Published November 1, 1970
The cover story of the November 1970 GQ asked whether wearing fur was morally acceptable. The accompanying illustration, by cartoonist Ziraldo Alves Pinto, lampooned the hypocrisy of fur wearers with this image of a man wearing a flashy leopard-print coat while sweetly bottle-feeding a cat with identical fur.
The premium giclée print is produced on thick (310 gsm), textured watercolor paper made from alpha cellulous wood pulp that is acid free. It shares the same vivid colors, accuracy, and exceptional resolution that make giclée prints the standard for museums and galleries around the world.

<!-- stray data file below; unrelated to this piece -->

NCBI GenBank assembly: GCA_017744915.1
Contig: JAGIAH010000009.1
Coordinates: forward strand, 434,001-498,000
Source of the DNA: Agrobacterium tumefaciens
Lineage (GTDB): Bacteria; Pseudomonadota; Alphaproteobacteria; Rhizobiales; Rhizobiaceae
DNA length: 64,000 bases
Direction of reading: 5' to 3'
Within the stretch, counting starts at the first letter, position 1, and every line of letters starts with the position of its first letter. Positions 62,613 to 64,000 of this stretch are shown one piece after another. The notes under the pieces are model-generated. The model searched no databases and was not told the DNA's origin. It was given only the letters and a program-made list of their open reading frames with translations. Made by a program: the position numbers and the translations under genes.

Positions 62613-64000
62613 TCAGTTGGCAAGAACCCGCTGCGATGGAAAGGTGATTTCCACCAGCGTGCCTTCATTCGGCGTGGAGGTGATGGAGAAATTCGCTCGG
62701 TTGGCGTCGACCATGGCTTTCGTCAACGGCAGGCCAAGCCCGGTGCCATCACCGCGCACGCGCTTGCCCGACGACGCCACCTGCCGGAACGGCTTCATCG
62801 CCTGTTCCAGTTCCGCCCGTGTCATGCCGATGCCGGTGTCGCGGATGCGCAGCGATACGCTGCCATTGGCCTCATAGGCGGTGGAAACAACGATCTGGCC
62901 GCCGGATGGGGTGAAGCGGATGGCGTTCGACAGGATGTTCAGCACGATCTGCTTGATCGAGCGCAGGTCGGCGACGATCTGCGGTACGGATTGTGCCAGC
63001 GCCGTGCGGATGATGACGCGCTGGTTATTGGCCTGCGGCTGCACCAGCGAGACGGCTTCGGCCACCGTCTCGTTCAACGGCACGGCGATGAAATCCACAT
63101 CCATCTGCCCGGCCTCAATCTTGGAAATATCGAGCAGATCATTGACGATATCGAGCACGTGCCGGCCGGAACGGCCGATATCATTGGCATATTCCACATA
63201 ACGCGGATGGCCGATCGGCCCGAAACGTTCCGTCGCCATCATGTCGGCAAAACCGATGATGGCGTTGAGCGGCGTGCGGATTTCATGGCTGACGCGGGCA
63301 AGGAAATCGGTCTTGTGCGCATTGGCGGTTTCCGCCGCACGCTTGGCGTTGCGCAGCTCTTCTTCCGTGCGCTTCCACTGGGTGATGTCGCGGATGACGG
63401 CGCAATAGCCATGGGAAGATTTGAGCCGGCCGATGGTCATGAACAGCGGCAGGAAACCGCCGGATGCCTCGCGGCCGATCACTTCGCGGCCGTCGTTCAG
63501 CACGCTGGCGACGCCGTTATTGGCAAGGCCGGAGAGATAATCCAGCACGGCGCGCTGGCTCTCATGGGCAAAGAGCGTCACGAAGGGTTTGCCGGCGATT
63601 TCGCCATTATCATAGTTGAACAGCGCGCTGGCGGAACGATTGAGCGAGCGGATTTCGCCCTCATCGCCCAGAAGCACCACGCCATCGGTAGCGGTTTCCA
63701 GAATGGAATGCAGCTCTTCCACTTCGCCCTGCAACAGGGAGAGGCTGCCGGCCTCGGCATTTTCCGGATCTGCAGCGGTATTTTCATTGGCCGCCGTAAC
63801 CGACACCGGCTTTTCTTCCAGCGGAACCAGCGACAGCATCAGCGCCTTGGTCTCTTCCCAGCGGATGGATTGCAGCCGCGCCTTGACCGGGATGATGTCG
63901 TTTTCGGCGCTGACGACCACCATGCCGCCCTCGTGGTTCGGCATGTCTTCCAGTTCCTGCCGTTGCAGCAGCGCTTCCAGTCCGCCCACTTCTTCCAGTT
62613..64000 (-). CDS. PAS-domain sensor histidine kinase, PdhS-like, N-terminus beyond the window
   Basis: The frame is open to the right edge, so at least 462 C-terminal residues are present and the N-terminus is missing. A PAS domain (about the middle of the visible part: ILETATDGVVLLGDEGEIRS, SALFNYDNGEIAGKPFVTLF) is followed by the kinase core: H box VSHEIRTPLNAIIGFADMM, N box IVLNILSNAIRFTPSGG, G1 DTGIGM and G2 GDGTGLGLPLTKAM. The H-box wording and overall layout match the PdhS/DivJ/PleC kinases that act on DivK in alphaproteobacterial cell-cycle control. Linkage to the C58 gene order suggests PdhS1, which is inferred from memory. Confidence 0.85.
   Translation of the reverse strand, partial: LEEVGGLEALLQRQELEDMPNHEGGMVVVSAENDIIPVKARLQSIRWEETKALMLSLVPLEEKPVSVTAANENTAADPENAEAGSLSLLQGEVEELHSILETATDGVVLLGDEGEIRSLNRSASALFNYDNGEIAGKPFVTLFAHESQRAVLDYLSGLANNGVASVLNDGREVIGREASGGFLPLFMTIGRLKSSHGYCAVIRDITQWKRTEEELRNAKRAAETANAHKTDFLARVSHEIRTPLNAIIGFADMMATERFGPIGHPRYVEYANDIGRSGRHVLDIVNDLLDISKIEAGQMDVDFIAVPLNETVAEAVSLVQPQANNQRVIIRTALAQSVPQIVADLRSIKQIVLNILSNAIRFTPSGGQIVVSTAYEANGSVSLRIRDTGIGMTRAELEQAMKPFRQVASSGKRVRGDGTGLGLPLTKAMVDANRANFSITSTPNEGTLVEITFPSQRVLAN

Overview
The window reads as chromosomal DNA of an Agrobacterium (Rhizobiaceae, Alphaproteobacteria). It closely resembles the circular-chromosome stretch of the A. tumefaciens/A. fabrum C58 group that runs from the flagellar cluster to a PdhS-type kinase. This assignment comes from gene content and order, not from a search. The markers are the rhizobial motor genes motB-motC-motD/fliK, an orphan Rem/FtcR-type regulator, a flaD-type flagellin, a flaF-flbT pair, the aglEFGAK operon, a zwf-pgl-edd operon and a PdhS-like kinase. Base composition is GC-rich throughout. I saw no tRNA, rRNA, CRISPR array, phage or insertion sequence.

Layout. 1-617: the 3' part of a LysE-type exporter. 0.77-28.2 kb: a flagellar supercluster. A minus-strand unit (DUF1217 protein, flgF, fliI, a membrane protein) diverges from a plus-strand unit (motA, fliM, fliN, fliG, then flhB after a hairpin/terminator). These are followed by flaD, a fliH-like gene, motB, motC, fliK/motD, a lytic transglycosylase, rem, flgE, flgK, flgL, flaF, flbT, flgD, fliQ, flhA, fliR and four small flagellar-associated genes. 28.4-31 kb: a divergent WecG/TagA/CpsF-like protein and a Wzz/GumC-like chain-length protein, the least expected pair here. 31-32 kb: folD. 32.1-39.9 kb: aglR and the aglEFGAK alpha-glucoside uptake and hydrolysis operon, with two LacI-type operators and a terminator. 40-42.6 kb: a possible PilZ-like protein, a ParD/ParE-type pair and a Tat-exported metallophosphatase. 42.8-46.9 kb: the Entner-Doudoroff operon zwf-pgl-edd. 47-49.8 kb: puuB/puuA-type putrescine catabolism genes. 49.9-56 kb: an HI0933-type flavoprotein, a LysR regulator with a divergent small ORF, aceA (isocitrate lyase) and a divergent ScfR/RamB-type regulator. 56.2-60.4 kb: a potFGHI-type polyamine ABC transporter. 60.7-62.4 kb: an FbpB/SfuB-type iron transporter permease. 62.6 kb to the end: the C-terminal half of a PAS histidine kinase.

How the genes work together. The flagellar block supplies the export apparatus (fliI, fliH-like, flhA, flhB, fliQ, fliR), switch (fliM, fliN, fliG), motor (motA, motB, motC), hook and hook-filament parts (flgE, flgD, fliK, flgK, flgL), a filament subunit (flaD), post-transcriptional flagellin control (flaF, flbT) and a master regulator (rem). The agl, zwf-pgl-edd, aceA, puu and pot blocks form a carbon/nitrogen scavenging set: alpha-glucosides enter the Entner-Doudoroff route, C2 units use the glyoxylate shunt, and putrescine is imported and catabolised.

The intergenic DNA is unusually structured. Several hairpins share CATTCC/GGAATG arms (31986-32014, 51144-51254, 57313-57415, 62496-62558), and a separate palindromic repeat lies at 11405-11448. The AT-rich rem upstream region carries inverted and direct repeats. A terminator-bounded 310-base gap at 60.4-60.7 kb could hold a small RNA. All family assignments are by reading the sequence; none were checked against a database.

The premium photographic print is digitally printed on high-gloss premium photographic paper. The result is a unique silver pearlescent finish with stunning visual impact and depth, suitable for museum or gallery display.
The stretched canvas print is the result of sophisticated digital printing technology in which the image is printed directly onto an artist-grade, 100% cotton canvas. The canvas is then expertly stretched around 1.5" wooden bars and carefully finished with hand-painted edges. An acrylic coating protects the stunning giclée print from dust, moisture and fading. (Canvas may not be available for all prints.)